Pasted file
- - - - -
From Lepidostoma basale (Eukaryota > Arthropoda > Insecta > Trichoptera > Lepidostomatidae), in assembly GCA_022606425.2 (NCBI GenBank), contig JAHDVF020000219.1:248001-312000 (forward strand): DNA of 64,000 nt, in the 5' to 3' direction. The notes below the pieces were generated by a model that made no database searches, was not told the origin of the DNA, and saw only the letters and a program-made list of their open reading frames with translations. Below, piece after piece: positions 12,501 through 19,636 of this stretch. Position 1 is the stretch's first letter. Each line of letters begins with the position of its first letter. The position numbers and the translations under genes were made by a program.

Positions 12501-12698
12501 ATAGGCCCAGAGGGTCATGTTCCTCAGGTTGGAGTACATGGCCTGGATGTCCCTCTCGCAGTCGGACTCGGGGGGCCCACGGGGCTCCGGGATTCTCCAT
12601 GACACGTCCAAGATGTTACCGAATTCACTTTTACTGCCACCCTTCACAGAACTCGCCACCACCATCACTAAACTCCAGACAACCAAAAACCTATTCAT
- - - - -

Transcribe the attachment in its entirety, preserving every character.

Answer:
From Lepidostoma basale (Eukaryota > Arthropoda > Insecta > Trichoptera > Lepidostomatidae), in assembly GCA_022606425.2 (NCBI GenBank), contig JAHDVF020000219.1:248001-312000 (forward strand): DNA of 64,000 nt, in the 5' to 3' direction. The notes below the pieces were generated by a model that made no database searches, was not told the origin of the DNA, and saw only the letters and a program-made list of their open reading frames with translations. Below, piece after piece: positions 12,501 through 19,636 of this stretch. Position 1 is the stretch's first letter. Each line of letters begins with the position of its first letter. The position numbers and the translations under genes were made by a program.

Positions 12501-12698
12501 ATAGGCCCAGAGGGTCATGTTCCTCAGGTTGGAGTACATGGCCTGGATGTCCCTCTCGCAGTCGGACTCGGGGGGCCCACGGGGCTCCGGGATTCTCCAT
12601 GACACGTCCAAGATGTTACCGAATTCACTTTTACTGCCACCCTTCACAGAACTCGCCACCACCATCACTAAACTCCAGACAACCAAAAACCTATTCAT